Will a Water Filter Remove Sulfur Smell?

by Jay | Posted on December 4th, 2022

Are you dealing with a sulfur smell in your water? Are you looking for an effective way to remove this unpleasant odor without resorting to costly repairs? If so, the answer may lie in a water filter.


In this blog post, we’ll discuss why a water filter may be the answer to your sulfur smell problem and provide some tips on finding the right one for your needs.

Rocks and Minerals - Sulfur isolated on black background.

You can tell your water includes sulfur when it has a sulfurous odor, like decaying eggs. Hydrogen sulfide, which causes the stench, is produced by sulfur bacteria, an issue that well-water users most frequently experience. The water is safe to drink, although it isn’t particularly tasty.

Will a water filter remove the sulfur smell?

The sulfur odor in water can be eliminated with water filtering. About 10 mg/l of hydrogen sulfide can be eliminated by iron removal filters together with other impurities like iron and manganese.

Hydrogen sulfide will be converted to insoluble sulfur after being oxidized by the filter. The filter’s activated carbon will quickly remove the sulfur sediments.

How to test water for sulfur

Sulfur Stick, which looks like a vintage oral thermometer, can be used to test for sulfur.  Each end has a glass tip that has to be snapped off. After that, pour some water into a glass, add the sulfur stick, and let it sit for about three minutes. Then check the sulfur level underneath the glass tube.

How to eliminate the sulfur smell in the water

Before choosing the sulfur treatment method, several factors are considered, such as the amount of sulfur present, the presence of iron and manganese in the water, etc. There are several ways to remove sulfur, and most use the oxidation principle.

Common procedures to enhance the oxidizing abilities of the water being treated and eliminate the sulfur smell include aeration, chlorine, ozone, and peroxide injections.

  • Liquid chlorination: Removing medium to high levels of sulfur from well water is possible by using 5% to 10% chlorine (more than six mg/l). A backwashing carbon filter and a contact tank are necessary for the chlorination of water. The sulfur begins to precipitate after chlorine is added to the water supply. Although chlorine is a potent oxidizer and an effective disinfectant, it may be necessary to use a de-chlorinating carbon filter to produce chlorine-free water for drinking and cooking.
  • Using Activated Carbon for Filtration: An activated charcoal filter might be all that is needed if the water contains only a small amount of hydrogen sulfide (less than 1 mg/l). It is well known that every activated carbon will, to some extent, release hydrogen sulfide from biogas. H2s will adsorb on the internal carbon surface in the presence of oxygen, where it will become saturated and be replaced. Ash constituents like iron oxide can hasten and improve the elimination of Hydrogen sulfide.  A whole-house filter will reduce the levels of iron and hydrogen sulfide in your water by oxidation or adding chlorine to remove sulfur odor. While water free of sulfur flows from the faucets into the dishwasher, washing machine, and other appliances, pollutants are removed and flushed down the toilet.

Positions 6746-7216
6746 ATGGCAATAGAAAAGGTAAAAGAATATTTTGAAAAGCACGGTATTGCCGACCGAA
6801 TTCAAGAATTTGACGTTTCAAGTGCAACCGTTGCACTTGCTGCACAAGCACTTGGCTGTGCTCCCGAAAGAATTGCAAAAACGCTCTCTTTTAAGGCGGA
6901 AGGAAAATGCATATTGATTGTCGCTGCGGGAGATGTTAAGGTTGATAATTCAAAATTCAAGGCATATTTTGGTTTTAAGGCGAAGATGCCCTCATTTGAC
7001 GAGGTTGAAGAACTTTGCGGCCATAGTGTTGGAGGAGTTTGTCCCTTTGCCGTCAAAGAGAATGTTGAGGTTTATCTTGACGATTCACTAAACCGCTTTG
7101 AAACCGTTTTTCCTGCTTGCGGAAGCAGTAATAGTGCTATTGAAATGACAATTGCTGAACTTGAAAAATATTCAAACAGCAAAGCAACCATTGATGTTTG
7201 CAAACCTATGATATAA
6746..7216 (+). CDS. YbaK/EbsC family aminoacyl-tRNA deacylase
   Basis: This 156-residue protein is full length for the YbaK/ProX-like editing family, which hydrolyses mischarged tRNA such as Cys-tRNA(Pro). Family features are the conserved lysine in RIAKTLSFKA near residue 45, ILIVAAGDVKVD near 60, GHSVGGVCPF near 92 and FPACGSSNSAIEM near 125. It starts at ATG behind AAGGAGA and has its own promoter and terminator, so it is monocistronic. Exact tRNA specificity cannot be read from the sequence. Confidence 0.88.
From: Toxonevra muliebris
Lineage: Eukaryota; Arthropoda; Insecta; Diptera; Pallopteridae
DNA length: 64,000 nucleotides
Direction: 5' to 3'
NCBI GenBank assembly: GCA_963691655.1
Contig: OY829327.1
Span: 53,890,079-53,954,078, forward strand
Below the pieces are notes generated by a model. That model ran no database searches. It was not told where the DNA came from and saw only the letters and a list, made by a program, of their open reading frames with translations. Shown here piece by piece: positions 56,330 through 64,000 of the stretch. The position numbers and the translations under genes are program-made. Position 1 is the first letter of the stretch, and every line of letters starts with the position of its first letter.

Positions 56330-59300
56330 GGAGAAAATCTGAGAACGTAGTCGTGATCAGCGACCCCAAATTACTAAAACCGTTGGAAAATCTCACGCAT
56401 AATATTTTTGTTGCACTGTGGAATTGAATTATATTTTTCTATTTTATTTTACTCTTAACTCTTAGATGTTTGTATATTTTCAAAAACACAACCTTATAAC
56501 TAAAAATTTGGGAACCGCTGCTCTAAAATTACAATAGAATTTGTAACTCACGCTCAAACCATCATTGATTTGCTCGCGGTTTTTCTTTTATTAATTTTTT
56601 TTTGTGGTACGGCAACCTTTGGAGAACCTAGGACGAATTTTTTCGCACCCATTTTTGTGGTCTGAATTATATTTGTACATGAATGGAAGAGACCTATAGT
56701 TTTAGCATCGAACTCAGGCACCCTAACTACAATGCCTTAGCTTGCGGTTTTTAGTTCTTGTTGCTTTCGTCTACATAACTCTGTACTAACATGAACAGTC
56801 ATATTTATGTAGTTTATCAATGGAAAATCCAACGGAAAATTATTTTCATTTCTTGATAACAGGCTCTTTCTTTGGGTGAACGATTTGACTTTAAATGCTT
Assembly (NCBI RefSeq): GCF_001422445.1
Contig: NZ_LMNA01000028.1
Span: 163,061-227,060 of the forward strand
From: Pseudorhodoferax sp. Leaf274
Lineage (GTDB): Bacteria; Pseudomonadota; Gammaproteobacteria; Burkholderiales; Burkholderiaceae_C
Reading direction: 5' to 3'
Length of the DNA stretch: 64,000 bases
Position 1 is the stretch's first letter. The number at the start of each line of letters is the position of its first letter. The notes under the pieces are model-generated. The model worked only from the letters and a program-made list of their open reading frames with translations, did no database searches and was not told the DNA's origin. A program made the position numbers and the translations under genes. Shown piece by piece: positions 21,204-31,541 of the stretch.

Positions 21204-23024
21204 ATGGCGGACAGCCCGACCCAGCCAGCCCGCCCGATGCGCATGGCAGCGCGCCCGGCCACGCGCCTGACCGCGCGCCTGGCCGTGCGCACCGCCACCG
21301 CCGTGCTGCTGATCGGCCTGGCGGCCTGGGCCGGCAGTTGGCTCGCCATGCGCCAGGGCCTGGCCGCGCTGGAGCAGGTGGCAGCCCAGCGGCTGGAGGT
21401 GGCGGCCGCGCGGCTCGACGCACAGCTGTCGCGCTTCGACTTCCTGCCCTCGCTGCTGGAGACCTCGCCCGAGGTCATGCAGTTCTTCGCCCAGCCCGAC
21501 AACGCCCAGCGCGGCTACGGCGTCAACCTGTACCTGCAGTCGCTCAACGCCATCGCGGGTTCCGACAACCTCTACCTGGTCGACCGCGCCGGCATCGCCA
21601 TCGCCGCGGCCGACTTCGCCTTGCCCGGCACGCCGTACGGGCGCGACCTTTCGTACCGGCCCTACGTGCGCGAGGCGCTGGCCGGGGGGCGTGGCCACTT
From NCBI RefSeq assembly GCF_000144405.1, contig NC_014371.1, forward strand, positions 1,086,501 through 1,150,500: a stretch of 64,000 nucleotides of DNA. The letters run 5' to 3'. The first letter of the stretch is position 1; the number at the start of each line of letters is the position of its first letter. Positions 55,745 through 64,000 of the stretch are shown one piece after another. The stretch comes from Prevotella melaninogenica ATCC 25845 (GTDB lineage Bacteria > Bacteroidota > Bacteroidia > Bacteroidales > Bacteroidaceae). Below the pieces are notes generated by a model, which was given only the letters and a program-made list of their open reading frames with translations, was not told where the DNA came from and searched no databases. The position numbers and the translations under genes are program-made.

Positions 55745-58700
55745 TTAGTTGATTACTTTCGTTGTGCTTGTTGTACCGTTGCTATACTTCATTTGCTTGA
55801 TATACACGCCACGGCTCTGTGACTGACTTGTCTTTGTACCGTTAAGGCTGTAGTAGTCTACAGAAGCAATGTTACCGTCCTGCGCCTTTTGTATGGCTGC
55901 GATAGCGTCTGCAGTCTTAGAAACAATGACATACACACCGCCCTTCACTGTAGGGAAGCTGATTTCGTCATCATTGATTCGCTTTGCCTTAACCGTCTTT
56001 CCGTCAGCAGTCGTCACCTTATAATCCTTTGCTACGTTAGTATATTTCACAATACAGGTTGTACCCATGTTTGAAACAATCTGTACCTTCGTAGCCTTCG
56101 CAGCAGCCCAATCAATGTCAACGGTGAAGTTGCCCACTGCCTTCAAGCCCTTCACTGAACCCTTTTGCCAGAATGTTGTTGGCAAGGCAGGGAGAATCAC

• Aeration removal method: Hydrogen sulfide and iron (if in the water) are reduced to acceptable levels through aeration. This aeration system’s odor-free and iron-free water is satisfactory and requires no setline time because it operates on the oxidation principle.
  • Backwashing filters: They are the most often utilized sulfur removal technique. The soluble sulfur is converted into solid particles by backwashing filters to be filtered out later. The pH of the water determines how quickly soluble sulfur changes into an insoluble form. A pH of more than 7 is necessary. However, a pH of 8 increases the likelihood that sulfur in the water supply will be successfully removed.
  • Hydrogen Peroxide: One of the best methods for eradicating sulfur from well water is hydrogen peroxide, which eliminates sulfur, manganese, and iron. Since hydrogen and oxygen make it up, hydrogen peroxide cannot be categorized as a dangerous chemical. There are no chemicals added to the water supply during the sulfur treatment. Practically any issue with sulfur, iron, or manganese in water can be solved with a high-quality hydrogen peroxide system.
  • Ozone: Ozone is a strong oxidant that also works well on huge levels of sulfur. As a pre-treatment before water filtration, ozone is injected into the water supply. Compared to other techniques of filtering, an appropriately sized and high-quality ozone generator can easily handle large concentrations of sulfur water.
  • Ion-exchange: People ask themselves, “Will a softener filter remove the sulfur odor from my well water?” before purchasing this equipment. Regular home water softeners cannot get rid of sulfur smells from water. When the sulfur releases potent odors, it is preferable to shock the well with hydrogen peroxide or chlorine bleach. These should keep the smell at bay for up to two months; activated charcoal filters with peroxide injections are used for longer-term therapy.

Conclusion 

The finest sulfur removal technology is whole-house filtration with activated carbon. The best way to eliminate the smell of rotten eggs in your well water is to install whole-house carbon filters that handle hydrogen sulfide gas and sulfur bacteria.

Jay

Self assessed Germaphobe, specializing in everything water, water filters, health and nutrition. Diagnosed with Type 2 Diabetes, I've acquired immense amount of knowledge when it comes to natural, biology, and everything about human anatomy.